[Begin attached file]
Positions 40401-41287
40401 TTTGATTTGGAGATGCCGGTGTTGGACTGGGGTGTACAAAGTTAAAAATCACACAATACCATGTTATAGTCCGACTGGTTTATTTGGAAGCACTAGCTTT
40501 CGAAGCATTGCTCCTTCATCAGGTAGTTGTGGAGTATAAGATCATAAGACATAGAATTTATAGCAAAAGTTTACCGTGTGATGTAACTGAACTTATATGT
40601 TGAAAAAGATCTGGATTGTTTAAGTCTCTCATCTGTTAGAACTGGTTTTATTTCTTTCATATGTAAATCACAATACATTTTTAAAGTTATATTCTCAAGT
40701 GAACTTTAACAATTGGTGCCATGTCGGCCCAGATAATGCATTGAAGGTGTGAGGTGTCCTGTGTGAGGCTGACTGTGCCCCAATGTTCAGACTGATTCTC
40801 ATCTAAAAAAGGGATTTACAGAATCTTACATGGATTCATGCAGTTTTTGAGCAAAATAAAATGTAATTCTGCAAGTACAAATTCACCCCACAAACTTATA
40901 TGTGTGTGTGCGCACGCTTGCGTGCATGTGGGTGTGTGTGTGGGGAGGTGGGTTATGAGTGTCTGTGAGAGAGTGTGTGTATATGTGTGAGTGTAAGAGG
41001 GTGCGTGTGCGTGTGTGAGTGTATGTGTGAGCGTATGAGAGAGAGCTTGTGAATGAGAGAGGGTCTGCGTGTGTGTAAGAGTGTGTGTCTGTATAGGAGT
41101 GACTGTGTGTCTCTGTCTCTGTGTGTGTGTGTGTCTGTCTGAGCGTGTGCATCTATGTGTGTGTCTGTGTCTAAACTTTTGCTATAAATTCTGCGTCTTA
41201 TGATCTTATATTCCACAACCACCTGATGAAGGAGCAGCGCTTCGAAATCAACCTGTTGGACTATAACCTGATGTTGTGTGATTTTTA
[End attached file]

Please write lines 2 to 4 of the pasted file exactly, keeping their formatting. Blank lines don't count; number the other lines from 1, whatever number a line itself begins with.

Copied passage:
40401 TTTGATTTGGAGATGCCGGTGTTGGACTGGGGTGTACAAAGTTAAAAATCACACAATACCATGTTATAGTCCGACTGGTTTATTTGGAAGCACTAGCTTT
40501 CGAAGCATTGCTCCTTCATCAGGTAGTTGTGGAGTATAAGATCATAAGACATAGAATTTATAGCAAAAGTTTACCGTGTGATGTAACTGAACTTATATGT
40601 TGAAAAAGATCTGGATTGTTTAAGTCTCTCATCTGTTAGAACTGGTTTTATTTCTTTCATATGTAAATCACAATACATTTTTAAAGTTATATTCTCAAGT